Dogs ear infections (Otitis Externa) are often caused by foreign material in the ear canal or by bacteria that enter the canal and become established there. These infections are seen more often in floppy-eared dogs than those with erect ears.
When wax builds up in the external ear canal, secondary infections may begin. Itch and irritation become unbearable, and the dog scratches violently causing serum to ooze into the canal and feeding the infecting bacteria. The ear canal must be thoroughly cleaned, and medication is applied into the canal. This usually means a trip to the vet.
Whether your dog rarely leaves his big fenced yard or goes on frequent walks, he is likely to encounter cheat grass or wild oats. The awns or seedpods of those plants are attached to little beards that stick in your socks when you walk through the grass. Those same bearded awns can make their way into a dogs ear canal, causing great discomfort and necessitating a trip to the vet for removal.
If your dog is longhaired, his foot hair will pick up these grass awns. These nuisances must be removed promptly or the sharply pointed seeds may penetrate the skin and begin to migrate into the tissue, requiring minor surgery to remove them.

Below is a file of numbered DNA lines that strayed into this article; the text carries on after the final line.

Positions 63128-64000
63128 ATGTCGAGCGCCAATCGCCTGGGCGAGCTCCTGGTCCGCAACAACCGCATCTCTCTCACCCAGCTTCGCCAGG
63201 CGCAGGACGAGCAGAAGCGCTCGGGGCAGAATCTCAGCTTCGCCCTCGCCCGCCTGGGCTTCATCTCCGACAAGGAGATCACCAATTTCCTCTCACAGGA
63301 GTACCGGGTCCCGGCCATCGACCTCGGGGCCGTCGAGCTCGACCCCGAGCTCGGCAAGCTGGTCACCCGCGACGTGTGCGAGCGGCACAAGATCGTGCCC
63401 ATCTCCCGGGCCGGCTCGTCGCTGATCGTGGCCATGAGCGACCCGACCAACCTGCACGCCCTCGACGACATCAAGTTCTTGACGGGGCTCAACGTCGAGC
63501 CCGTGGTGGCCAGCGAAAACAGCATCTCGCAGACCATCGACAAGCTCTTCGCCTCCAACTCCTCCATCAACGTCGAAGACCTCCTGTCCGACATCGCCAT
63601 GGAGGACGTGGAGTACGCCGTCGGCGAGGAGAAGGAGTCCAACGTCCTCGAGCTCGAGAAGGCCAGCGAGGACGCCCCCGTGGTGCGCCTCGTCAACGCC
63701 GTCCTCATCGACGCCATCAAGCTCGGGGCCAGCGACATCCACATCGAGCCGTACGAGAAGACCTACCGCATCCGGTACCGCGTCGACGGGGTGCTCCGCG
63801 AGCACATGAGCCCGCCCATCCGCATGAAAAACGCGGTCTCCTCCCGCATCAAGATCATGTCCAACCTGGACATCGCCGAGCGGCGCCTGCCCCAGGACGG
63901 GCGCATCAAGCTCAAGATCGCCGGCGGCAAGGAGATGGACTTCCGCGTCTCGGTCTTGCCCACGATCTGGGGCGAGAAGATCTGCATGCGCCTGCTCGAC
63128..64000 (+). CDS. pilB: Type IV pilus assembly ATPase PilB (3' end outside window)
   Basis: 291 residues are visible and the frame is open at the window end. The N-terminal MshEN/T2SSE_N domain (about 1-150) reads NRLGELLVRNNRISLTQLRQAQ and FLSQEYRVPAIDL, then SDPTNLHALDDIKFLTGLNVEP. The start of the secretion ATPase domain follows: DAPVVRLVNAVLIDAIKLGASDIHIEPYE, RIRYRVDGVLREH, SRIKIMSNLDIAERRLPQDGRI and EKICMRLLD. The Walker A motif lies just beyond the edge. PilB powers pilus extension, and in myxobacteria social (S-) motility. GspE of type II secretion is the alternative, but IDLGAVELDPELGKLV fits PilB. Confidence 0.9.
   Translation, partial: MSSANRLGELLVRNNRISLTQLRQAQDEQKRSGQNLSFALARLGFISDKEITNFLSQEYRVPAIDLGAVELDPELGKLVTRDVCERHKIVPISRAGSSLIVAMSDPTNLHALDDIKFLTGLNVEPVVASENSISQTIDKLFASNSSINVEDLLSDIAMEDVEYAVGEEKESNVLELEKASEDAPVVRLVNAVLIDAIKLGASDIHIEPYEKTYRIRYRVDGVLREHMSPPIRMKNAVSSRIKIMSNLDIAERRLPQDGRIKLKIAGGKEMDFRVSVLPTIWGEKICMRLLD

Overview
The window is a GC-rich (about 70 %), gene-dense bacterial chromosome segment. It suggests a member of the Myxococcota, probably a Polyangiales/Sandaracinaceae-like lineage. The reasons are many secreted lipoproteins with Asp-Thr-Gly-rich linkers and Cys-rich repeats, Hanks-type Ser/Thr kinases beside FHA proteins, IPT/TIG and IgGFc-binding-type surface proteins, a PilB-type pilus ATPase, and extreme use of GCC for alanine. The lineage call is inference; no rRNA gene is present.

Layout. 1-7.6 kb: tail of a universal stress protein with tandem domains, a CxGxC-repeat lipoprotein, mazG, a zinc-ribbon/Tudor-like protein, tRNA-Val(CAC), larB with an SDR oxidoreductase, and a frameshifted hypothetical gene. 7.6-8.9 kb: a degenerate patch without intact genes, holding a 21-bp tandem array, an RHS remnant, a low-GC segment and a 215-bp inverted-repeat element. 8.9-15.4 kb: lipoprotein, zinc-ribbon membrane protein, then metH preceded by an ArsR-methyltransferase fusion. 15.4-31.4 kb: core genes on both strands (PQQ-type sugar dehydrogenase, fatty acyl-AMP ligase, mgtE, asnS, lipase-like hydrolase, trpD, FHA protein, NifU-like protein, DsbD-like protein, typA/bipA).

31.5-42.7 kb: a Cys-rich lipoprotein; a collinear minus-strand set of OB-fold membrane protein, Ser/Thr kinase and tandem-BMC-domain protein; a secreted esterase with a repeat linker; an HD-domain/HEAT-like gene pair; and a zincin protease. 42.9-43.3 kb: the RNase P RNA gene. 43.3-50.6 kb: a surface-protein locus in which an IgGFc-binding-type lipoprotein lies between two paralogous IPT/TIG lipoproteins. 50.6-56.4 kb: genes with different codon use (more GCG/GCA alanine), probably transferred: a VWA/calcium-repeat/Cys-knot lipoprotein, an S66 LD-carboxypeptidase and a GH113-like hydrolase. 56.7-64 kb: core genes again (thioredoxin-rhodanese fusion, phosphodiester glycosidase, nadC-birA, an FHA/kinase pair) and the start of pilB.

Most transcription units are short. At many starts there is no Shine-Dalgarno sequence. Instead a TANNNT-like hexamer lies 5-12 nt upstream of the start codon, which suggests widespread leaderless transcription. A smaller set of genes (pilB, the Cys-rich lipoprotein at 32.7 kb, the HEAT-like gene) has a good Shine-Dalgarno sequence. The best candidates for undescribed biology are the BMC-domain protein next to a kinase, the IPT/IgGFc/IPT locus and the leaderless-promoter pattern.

Another condition seen quite often in floppy-eared dogs is ear hematoma. This condition appears like a fat ear, and usually follows an ear infection. Regardless of the specific cause, the infected ear irritates the dog and causes him to shake his head violently. When he whips the ear, vessels are torn and a pocket of blood forms between layers of cartilage and skin.
This is another condition that will require a vet to treat. First, the initial problem must be solved, then the pocket of blood serum is drained, usually by surgical means. The ear is immobilized for a time, and healing is usually uncomplicated.